25 to 100 mcg (0.025 to 0.1 mg) (0.5 to 2.0 mL) may be administered intravenously or intramuscularly when movement and/or changes in vital signs indicate surgical stress or lightening of analgesia.
|High Dose — 20 to 50 mcg/kg (0.02 to 0.05 mcg/kg) (0.4 to 1.0 mL/kg) Sublimaze. Maintenance dosage (ranging from 25 mcg (0.025 mg) (0.5 mL) to one half the initial loading dose) will be dictated by the changes in vital signs which indicate stress and lightening of analgesia. However, the additional dosage selected must be individualized especially if the anticipated remaining operative time is short.|
As a General Anesthetic
When attenuation of the responses to surgical stress is especially important, doses of 50 to 100 mcg/kg (0.05 to 0.1 mg/kg) (1 to 2 mL/kg) may be administered with oxygen and a muscle relaxant. This technique has been reported to provide anesthesia without the use of additional anesthetic agents. In certain cases, doses up to 150 mcg/kg (0.15 mg/kg) (3 mL/kg) may be necessary to produce this anesthetic effect. It has been used for open heart surgery and certain other major surgical procedures in patients for whom protection of the myocardium from excess oxygen demand is particularly indicated, and for certain complicated neurological and orthopedic procedures.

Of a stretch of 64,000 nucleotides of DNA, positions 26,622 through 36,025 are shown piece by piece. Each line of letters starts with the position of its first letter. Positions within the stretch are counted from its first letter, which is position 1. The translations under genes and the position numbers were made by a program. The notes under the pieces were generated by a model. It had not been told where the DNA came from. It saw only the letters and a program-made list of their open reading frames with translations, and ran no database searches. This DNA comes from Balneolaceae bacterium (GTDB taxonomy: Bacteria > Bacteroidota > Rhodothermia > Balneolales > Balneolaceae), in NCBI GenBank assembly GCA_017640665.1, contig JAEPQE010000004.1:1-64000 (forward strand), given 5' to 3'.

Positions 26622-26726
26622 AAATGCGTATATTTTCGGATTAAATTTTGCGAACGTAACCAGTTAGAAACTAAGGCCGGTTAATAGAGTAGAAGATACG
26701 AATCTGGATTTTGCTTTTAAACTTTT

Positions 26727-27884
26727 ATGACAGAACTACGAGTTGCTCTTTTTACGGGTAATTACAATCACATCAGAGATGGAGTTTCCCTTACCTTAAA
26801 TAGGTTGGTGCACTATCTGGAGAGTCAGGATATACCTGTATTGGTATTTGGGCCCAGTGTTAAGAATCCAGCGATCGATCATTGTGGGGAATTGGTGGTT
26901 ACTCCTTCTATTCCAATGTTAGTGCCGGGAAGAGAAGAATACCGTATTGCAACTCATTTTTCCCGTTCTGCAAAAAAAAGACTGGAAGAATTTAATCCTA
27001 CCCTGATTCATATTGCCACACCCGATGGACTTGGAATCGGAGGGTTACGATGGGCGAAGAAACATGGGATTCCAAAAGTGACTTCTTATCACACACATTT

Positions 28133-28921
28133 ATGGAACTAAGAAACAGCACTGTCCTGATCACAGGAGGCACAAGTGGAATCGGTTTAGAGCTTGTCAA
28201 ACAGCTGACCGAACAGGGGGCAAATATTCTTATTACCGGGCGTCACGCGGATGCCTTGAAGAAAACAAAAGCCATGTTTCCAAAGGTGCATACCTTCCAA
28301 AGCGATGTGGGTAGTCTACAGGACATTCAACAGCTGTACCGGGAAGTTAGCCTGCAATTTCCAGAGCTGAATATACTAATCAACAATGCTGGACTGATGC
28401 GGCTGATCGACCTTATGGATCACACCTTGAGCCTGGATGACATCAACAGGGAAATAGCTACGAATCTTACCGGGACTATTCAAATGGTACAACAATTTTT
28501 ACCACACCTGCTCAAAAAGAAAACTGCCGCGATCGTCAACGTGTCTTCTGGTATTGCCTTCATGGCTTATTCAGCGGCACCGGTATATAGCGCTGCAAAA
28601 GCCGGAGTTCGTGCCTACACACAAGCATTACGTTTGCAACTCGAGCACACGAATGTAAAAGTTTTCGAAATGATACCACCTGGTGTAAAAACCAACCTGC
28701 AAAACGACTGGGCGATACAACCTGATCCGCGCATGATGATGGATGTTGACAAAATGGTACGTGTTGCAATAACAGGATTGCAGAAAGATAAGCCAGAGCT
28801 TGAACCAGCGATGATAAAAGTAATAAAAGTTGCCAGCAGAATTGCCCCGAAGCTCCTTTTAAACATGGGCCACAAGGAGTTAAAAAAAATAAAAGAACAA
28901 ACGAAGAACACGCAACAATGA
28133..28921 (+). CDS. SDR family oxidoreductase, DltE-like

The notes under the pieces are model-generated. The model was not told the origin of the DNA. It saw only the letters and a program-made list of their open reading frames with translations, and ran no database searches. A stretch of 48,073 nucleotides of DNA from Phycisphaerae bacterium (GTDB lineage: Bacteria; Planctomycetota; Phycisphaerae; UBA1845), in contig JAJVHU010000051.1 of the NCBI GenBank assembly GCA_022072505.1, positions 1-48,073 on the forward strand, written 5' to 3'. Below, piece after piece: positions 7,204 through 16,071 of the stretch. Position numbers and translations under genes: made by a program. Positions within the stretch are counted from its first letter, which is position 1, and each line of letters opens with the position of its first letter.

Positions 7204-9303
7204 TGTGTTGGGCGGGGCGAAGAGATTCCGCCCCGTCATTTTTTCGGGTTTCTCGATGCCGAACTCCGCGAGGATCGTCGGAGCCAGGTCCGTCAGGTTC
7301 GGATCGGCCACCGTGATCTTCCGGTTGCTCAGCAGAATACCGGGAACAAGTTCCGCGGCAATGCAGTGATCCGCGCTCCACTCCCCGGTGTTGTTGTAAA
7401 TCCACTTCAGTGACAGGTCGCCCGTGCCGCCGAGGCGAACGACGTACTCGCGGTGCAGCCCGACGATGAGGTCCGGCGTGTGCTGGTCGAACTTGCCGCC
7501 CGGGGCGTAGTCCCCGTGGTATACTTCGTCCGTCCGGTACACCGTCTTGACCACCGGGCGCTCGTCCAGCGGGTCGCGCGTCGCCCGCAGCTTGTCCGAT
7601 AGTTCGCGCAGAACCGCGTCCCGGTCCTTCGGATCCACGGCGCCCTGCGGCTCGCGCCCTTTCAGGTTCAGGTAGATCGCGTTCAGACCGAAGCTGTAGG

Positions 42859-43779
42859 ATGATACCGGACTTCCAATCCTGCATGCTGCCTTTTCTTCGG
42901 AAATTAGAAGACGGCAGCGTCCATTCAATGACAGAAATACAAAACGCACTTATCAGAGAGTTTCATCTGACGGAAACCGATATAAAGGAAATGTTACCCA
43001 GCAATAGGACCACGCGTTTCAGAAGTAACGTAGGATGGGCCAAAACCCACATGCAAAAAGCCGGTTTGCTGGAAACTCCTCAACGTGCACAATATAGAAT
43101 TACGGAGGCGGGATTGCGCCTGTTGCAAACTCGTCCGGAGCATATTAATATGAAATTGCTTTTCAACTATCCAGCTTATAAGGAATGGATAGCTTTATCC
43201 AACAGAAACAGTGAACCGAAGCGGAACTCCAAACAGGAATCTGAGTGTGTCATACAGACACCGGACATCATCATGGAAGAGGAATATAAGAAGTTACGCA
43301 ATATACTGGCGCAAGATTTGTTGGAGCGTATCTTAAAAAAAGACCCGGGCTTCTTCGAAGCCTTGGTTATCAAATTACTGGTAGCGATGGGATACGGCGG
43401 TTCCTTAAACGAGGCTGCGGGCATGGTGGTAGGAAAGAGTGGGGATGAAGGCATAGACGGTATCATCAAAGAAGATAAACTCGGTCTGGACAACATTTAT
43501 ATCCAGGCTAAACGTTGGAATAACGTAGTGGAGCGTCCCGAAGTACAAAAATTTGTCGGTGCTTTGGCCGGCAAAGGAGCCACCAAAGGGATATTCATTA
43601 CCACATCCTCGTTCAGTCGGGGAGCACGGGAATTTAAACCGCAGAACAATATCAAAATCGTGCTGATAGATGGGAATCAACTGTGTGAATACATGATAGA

As noted above, it is essential that qualified personnel and adequate facilities be available for the management of respiratory depression.
Parenteral drug products should be inspected visually for particulate matter and discoloration prior to administration, whenever solution and container permit.
How is Sublimaze Supplied
Sublimaze (fentanyl citrate) Injection is available as:
|NDC 17478-030-02||50 mcg/mL of fentanyl base,||2 mL ampules in packages of 10|